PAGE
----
Homelessness amongst women, girls and gender diverse peoples is a crisis in Canada – hiding in plain sight. This literature review explores evidence on the unique causes, consequences, and experiences of homelessness and housing precarity for this group.
In all provinces and territories, women, girls, and gender diverse peoples experience some of the most severe forms of housing need. Black women, women of colour, Indigenous women, gender diverse peoples, (dis)abled women, poor women, LGBTQ2S+ peoples, sex workers, incarcerated women, newcomer women, and younger and older women are all disproportionately affected (Van Berkum & Oudshoorn, 2015). Best available estimates of women’s homelessness and housing insecurity are significant undercounts, in part due to the often hidden nature of their homelessness (Maki, 2017). Women are less likely to appear in mainstream shelters, drop in spaces, public spaces, or access other homeless-specific services, and are more likely to rely on relational, precarious, and dangerous supports to survive (Bretherton, 2017). The prominence and greater visibility of men in the homelessness sector has led to a male-centric policy and service environment, creating the conditions for women’s homelessness to remain invisible (Bretherton, 2017). As a result, we are greatly underestimating – and failing to respond to – the immense number of women who are homeless in Canada.
Research also shows that existing support systems fail to transition women and girls out of homelessness quickly (if at all), and in many cases they are left with no option but to return to situations of violence, precarity, and marginalization (Statistics Canada, 2019).
Women and gender diverse peoples face profound violence on the streets and in public systems and are regularly separated from their children because of their housing status and exposure to violence (Van Berkum & Oudshoorn, 2015). Despite this, housing policy rarely focuses on their realities, resulting in an acute lack of women-only, trauma-informed housing services (Fotheringham, Walsh, & Burrowes, 2013; Kirkby & Mettler, 2016). In the absence of access to safe, adequate, and affordable housing, women across Canada are driven into emergency systems that are insufficient and do not meet their needs. In many cases, these emergency systems are overwhelmed with demand and chronically underfunded, and thus regularly turn away women experiencing violence, homelessness, and extreme forms of marginalization (Vecchio, 2019).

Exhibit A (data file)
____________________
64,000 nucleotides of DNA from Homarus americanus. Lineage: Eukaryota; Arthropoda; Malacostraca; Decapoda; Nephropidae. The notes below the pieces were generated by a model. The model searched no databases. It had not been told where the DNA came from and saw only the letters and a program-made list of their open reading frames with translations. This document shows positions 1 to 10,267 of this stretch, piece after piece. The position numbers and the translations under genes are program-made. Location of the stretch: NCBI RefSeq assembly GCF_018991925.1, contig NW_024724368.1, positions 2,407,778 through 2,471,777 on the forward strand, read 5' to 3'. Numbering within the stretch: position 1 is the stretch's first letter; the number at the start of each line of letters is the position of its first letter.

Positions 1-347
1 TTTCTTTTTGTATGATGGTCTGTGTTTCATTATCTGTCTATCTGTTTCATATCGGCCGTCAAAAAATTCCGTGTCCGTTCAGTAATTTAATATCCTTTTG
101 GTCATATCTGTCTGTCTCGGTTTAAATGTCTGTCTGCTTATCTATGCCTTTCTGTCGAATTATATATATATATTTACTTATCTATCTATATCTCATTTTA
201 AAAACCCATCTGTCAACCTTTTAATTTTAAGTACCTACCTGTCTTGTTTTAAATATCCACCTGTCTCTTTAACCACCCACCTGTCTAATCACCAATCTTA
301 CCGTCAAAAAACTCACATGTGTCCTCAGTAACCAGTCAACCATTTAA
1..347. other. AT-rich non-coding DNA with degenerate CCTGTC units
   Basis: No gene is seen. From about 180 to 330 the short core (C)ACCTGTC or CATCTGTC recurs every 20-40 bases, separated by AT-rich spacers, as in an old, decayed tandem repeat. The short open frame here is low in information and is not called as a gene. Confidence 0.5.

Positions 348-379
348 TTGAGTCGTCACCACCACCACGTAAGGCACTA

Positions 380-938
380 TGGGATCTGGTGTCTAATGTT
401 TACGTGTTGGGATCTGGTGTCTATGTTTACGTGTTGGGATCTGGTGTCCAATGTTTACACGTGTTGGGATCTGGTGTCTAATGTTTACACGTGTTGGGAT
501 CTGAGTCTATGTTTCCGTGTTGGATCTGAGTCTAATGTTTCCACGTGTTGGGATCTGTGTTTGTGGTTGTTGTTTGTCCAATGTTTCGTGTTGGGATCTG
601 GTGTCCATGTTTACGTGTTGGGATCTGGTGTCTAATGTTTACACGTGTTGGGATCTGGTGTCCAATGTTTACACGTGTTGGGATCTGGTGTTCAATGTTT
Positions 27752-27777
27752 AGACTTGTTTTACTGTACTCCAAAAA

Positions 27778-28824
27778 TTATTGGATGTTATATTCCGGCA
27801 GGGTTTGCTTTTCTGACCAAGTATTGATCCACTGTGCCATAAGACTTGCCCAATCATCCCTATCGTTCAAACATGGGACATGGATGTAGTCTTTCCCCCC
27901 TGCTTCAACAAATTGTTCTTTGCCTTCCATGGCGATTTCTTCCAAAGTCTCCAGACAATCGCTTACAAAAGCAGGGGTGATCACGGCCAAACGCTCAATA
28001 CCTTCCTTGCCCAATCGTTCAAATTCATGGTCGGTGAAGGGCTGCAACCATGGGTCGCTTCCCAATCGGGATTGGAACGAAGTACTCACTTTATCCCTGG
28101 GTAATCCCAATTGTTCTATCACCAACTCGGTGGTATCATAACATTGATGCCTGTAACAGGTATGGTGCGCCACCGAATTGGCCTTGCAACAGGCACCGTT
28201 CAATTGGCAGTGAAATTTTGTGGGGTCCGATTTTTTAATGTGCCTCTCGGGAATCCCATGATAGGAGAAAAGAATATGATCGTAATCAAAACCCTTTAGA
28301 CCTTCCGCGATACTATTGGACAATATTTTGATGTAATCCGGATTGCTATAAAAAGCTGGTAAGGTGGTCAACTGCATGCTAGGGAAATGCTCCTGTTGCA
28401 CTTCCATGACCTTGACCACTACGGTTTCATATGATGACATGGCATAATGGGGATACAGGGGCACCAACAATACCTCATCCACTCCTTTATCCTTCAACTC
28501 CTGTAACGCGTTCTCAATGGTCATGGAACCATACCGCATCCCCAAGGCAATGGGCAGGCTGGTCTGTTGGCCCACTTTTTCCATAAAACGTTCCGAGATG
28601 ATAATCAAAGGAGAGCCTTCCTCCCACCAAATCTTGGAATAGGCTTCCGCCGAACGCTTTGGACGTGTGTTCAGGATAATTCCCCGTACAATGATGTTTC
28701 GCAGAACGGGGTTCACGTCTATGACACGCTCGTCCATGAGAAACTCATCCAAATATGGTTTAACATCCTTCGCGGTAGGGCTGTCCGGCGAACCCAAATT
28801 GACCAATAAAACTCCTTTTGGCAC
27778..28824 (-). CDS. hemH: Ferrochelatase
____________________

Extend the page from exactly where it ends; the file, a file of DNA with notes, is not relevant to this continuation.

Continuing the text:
In order to better understand these challenges, the Women’s National Housing and Homelessness Network (WNHHN) decided to undertake an extensive scoping review of available evidence on women’s homelessness in Canada. The Canadian Observatory was hired to complete this literature review, guided at each step by the expertise of WNHHN members, including members with lived experience of homelessness.
This review explored evidence on the unique causes, consequences, and experiences of homelessness and housing precarity for women, girls, and gender diverse peoples in Canada. We relied on the expertise of our partners at Keepers of the Circle, an Indigenous Hub operated by the Temiskaming Native Women’s Support Group in Northern Ontario, to analyze the research on Indigenous women’s experiences. The review triangulated multiple data sources, including: scholarly literature, government reports, policy briefs, fact sheets, parliamentary committee proceedings, statistical data, and deputations made to all levels of government (published between 2000 and 2019).
Find the full report, the key findings, and the executive summary here.
Women’s National Housing & Homelessness Network